Sports was once a boys club for the wealthier, able bodied man. But now, if you are catering just to that demographic, you are missing the market completely. With the adoption of new sports technology and mainstream opportunities, sports are becoming more inclusive and accessible in Australia.
The introduction of inclusion and accessibility in sport did not just happen graciously or overnight. Meet one of the powerhouse women making strides in inclusion and accessibility in Australian sport.
A Champion of Inclusion and Accessibility: Gen Dohrmann (née Simmons)
Growing up in Melbourne, Gen Dohrmann (née Simmons) loved the passion for sport in her community, the way sport united people across different backgrounds. She saw and lived the positive impact sport brings to athletes and fans alike. Naturally, she was drawn towards working in the sports industry.
With over a decade of experience working in the sport world, Simmons’ professional life has a common theme woven in each position she holds: her passion for lifting up others and championing inclusion and accessibility.
Universal Passion: Sport has the power to be inclusive of all
Dohrmann (née Simmons) is the President of Women Sport Australia, a national advocacy body for women in sport, and the (Former) General Manager of Marketing & Industry Development at Playbk Sports partner Gymnastics Victoria (GV), a Victorian Government recognised organisation for gymnastics in Victoria.
Currently, at Women Sport Australia, Dohrmann (née Simmons) is leading their latest project to support the next generation of female athletes.
Research from Professor Clare Hanlon at Victoria University uncovered that uniforms are a barrier to participation for females if they are not comfortable playing in their sport uniform. The uncomfortable nature of a uniform borrowed predominantly from men’s sports and the male body, or even a ‘hand-me-down’ from the boys club, affects confidence about being active for young women.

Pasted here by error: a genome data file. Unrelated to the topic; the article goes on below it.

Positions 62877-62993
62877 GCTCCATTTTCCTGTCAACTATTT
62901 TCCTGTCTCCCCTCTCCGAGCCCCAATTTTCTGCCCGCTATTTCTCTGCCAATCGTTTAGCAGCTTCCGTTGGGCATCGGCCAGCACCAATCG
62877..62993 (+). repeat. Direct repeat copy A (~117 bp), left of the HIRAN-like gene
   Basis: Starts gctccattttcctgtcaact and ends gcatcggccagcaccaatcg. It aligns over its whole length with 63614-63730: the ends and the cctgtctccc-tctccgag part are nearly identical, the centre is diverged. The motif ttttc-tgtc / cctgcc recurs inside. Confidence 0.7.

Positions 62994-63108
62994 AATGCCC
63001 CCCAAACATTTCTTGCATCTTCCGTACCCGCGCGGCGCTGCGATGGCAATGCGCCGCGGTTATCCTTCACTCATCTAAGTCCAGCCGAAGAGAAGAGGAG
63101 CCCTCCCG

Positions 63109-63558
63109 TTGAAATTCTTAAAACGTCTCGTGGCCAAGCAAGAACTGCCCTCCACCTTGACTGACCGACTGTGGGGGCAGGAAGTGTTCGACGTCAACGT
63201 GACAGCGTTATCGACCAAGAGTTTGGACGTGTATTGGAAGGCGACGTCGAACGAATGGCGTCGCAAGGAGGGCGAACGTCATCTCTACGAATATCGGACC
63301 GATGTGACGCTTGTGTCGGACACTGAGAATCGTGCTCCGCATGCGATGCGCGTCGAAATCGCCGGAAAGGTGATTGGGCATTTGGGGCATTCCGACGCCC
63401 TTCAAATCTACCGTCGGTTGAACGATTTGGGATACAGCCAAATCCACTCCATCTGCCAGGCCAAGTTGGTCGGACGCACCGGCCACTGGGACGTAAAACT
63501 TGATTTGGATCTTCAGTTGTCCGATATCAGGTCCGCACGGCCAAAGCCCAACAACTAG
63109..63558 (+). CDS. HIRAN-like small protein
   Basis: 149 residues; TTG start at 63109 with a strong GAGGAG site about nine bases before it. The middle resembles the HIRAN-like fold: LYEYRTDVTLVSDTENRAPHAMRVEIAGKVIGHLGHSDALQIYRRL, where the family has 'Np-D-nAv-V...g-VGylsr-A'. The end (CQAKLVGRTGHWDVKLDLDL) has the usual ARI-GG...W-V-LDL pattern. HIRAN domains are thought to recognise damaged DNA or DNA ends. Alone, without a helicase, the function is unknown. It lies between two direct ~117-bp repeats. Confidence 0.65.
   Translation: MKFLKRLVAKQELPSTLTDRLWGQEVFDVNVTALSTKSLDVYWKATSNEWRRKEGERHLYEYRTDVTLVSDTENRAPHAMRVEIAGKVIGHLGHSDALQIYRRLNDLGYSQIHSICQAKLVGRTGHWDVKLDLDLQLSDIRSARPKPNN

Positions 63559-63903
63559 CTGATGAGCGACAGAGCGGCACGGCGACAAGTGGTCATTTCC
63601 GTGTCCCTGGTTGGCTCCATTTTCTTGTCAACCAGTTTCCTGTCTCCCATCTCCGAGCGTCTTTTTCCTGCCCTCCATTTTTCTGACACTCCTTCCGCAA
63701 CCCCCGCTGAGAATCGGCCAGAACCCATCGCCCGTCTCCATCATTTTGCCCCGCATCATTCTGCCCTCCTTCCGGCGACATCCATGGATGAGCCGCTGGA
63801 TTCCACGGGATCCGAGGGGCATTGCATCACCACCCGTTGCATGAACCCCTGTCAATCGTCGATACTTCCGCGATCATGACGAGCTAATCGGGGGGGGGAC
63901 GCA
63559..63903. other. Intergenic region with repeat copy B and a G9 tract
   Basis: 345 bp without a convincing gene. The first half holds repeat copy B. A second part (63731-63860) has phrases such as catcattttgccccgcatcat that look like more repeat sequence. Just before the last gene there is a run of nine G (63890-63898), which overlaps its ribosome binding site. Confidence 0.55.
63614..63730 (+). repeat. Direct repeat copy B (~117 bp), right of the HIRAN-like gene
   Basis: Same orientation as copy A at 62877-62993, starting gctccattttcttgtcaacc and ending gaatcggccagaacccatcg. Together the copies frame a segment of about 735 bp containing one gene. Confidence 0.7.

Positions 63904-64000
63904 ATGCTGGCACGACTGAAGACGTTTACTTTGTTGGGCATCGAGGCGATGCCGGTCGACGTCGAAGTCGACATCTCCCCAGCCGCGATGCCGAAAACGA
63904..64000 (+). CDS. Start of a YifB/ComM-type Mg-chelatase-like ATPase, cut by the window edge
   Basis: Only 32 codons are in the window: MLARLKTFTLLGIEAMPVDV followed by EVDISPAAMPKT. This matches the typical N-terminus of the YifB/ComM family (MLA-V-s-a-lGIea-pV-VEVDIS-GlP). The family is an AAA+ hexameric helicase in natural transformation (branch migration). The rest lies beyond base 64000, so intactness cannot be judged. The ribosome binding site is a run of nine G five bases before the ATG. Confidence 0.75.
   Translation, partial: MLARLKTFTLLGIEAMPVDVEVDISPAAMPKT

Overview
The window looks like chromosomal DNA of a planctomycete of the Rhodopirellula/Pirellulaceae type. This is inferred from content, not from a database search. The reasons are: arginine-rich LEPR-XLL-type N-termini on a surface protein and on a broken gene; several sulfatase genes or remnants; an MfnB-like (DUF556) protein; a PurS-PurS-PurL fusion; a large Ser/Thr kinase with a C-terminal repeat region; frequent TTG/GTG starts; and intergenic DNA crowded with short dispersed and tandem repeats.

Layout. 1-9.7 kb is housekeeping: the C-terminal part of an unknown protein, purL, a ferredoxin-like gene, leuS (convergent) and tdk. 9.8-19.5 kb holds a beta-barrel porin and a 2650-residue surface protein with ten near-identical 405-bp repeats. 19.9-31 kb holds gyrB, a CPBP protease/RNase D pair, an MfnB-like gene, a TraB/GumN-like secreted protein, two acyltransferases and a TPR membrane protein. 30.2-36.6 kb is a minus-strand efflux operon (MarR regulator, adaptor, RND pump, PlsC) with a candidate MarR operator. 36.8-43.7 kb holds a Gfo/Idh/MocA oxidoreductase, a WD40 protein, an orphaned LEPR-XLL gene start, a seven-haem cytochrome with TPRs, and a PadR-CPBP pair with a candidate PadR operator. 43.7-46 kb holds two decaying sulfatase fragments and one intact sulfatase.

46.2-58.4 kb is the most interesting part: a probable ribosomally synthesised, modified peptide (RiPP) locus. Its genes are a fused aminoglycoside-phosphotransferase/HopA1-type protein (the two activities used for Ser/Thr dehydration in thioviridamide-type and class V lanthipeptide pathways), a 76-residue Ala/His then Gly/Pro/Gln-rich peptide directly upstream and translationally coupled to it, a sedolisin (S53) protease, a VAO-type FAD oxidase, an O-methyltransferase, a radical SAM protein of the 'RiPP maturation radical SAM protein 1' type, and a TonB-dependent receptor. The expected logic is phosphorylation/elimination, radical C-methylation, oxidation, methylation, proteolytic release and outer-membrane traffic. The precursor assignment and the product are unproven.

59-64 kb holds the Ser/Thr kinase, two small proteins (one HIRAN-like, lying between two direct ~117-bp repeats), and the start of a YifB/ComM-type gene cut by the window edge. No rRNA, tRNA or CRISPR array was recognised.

Women Sport Australia partnered with CADBURY for a ‘Get in the Game’ initiative to provide $150k in funds supporting the purchase and design of new female-friendly sporting attire for grassroots girls’ sporting clubs and associations in Australia. Dohrmann (née Simmons) explained the goal of this project is to navigate uniform barriers and ensure ongoing participation.
“Just being able to create those little difference at various levels within sport is really incredible”Gen Dohrmann (née Simmons)
Sports Technology as an Enabler
In Dohrmann (née Simmons)’ opinion, the market has definitely opened up to women playing sport, citing the opportunity visible with the professionalisation of women’s sporting leagues in Australia. For instance, the AFLW is growing in popularity and reach, showing promise for what is just the beginning of the boom of women’s sports.
Dohrmann (née Simmons) feels that some growth of female participants in sport can be attributed to broader access to digital technology. In the digital world, it is quick and easy to make an internet search, finding sport opportunities within your community.
“Just being able to find the closest club near you and enrol online makes it easier to find that connection to sport,” Dohrmann (née Simmons) said.
Gymnastics Australia has a club finder on their website that populates nearby gymnastics clubs according to the postcode entered in the search box. The easy online applications allow participants to sign up digitally and book with clubs directly, providing accessibility to more athletes and families.